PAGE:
[Date Prev][Date Next][Thread Prev][Thread Next][Date Index][Thread Index]

#1890: Haitian Vodou flags reflect a blend of the religious and secular (fwd)


Published Monday, January 17, 2000, in the San Jose Mercury News        
Sequin-spangled banners
 Haitian Vodou flags reflect a blend of the religious and secular

 BY MARY GOTTSCHALK Mercury News Style Writer 

THE FIRST sight of Haitian sequined textiles usually inspires a sense of
wonder. Wonder at the work itself. Wonder at the story behind it.
Usually square or rectangular and often referred to as flags, they     
immediately attract the eye even in the darkest corner. The sequins     
and beads take the palest glimmer of available light and make it seem 
to dance. Some motifs, such as hearts, are familiar, and others are   
abstract or feature religious figures.``I'd never seen anything like
it,'' says Susan Tselos of her first glimpse of sequined flags from
Haiti in a small antique shop in Minneapolis more than 15 years ago. ``I
didn't know what they were. I thought they were incredibly beautiful,
but I didn't know anything else.'' Today, Tselos knows plenty and is
sharing her knowledge through the  new exhibit, ``Spirited Sequins:
Haitian Textile Art,'' that she curated for the San Jose Museum of
Quilts & Textiles. Based in Berkeley, she has been traveling to Haiti
once or twice a year for more than a  decade, researching and increasing
her expertise. On first exposure, many people are told, as Tselos was,
that the flags  are ``voodoo with spells woven into them.'' Tselos
dismisses such comments as ``exotic but nonsensical. `Voodoo' is
Hollywood, along with the total misconceptions and  racist overtones
that word conjures up. Vodou is the term for the  original religion from
West Africa. That's the term the Haitians use and  most scholars use;
nobody uses `voodoo' anymore.'' The history of Haiti and Vodou are
intertwined, complicated and  multilayered. In an effort to simplify it,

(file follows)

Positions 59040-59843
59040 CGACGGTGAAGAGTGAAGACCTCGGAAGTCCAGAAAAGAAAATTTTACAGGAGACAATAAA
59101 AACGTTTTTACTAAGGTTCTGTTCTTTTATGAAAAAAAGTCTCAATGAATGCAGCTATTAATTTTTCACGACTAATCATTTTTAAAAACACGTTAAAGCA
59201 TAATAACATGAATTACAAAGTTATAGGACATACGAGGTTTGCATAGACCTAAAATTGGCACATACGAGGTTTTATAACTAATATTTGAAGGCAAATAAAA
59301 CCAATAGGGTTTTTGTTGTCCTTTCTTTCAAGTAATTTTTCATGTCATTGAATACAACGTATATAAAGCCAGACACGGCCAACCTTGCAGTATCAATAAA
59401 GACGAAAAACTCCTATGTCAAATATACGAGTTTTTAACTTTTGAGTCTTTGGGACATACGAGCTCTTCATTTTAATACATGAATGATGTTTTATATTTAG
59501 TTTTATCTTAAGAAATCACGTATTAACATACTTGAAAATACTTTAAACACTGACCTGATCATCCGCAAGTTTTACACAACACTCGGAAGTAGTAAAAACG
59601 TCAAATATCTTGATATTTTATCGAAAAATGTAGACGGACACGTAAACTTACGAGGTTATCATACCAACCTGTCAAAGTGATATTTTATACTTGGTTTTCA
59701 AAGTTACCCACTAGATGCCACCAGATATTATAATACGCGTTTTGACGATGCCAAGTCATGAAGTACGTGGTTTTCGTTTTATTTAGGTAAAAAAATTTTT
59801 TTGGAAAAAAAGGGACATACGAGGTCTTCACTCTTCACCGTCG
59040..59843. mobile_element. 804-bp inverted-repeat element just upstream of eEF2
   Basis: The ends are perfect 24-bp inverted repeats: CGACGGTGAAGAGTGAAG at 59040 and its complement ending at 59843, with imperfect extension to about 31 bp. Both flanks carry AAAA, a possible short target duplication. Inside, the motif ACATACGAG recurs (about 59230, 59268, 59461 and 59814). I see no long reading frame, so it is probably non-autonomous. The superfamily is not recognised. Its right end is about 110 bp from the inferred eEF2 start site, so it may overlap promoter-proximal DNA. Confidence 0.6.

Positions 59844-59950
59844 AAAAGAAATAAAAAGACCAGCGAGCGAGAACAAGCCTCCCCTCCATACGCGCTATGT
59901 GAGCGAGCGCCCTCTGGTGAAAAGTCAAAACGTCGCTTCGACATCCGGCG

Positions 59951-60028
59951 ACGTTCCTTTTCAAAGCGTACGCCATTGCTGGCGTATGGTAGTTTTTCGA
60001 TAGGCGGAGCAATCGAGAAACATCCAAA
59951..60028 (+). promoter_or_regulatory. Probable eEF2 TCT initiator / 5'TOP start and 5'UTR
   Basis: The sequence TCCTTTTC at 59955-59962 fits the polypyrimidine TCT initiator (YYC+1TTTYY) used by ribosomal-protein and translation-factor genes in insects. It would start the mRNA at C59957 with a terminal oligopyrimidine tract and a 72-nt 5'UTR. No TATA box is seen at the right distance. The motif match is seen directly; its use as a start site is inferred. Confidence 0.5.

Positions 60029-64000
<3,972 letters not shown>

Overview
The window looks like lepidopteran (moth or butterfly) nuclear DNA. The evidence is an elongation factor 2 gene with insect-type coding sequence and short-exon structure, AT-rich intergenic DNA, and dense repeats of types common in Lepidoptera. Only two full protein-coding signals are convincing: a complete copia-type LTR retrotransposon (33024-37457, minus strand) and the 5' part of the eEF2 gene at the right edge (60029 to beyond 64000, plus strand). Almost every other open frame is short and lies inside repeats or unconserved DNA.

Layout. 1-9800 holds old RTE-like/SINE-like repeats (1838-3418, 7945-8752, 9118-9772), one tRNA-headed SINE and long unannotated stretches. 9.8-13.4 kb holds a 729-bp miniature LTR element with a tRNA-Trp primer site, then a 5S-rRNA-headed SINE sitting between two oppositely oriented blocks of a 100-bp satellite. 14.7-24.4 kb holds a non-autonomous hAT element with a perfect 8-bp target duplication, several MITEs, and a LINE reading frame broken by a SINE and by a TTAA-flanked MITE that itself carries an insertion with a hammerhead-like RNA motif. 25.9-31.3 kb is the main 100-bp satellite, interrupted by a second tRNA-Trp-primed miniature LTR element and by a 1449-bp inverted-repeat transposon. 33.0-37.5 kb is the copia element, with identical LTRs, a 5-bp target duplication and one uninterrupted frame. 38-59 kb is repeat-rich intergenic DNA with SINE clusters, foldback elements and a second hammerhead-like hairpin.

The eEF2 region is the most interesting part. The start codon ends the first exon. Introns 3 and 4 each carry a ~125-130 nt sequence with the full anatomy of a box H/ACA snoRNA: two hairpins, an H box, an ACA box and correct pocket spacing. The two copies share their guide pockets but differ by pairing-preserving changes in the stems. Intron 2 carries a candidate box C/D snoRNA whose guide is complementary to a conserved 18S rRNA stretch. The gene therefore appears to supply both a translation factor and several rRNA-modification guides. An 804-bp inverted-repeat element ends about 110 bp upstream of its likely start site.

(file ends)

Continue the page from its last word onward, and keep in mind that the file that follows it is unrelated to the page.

Tselos says, ``Basically, Vodou  is a syncretic religion, a blending of
beliefs brought over by slaves combined with Catholicism.'' The flags
evolved from the use of banners and flags in West Africa. In Haiti, they
took on new motifs and symbolism from Catholicism and French military
influences.`There are not many examples earlier than the 1930s because
of so  many anti-superstition campaigns. They'd go around and burn Vodou
temples and artifacts,'' says Tselos.The few early examples that
survived have sequins scattered, usually in monochromatic tones, and do
not display the heavy encrustation of those produced today. The use of
sequins increased in the late 1960s and early 1970s when beads and
sequins became more readily available as a byproduct of the embroidery
done in Haiti for the U.S.fashion market. Also, burlap backing replaced
muslin, allowing for heavier beading.`The flags you see today are really
a far cry from the ceremonial flags  of the last few decades,'' Tselos
says. ``Now, surfaces are completely  covered with sequins and beads.
Ceremonial flags were carried on poles and waved, so heavy embellishment
makes them impossible to  hold and use. They're fine to hang on a wall,
but not to carry at arm's length and wave.''The transition from strictly
religious to sometimes secular occurred in the early 1970s when Clotaire
Bazile, a Vodou priest, was approached by two French tourists asking to
buy the flags he had made for his temple. After initially refusing,
Bazile recognized that making flags for tourists could provide a
much-needed income source for his temple. Bazile started sewing,
remaining true to traditional colors and designs, and others joined in
when they saw his success. Today, many flag makers are more artists than
followers of Vodou, and their methods are imitated by artisans in the
United States and Europe.The exhibit at the San Jose Museum of Quilts &
Textiles features 32 flags as well as six sequined costumes used in a
Lenten celebration known as Rara.

 The ``Spirited Sequins: Haitian Textile Art'' exhibit continues through
 March 5 at the San Jose Museum of Quilts & Textiles, 110 Paseo de
 San Antonio, San Jose. Hours are 10 a.m. to 5 p.m. Tuesdays through
 Sundays and until 8 p.m. Thursdays. Admission is $4 general, $3 for
 seniors and students and free to children under 13. For more
information,  call (408) 971-0323.

  Exhibit curator Susan Tselos will give a slide lecture titled ``All
That Glitters: Haitian Vodou Flags'' from 7 to 8:30 p.m. Feb. 9 at the
 museum. Tickets are $10, plus museum entrance fee. For reservations,
call (408) 971-0323, extension 10.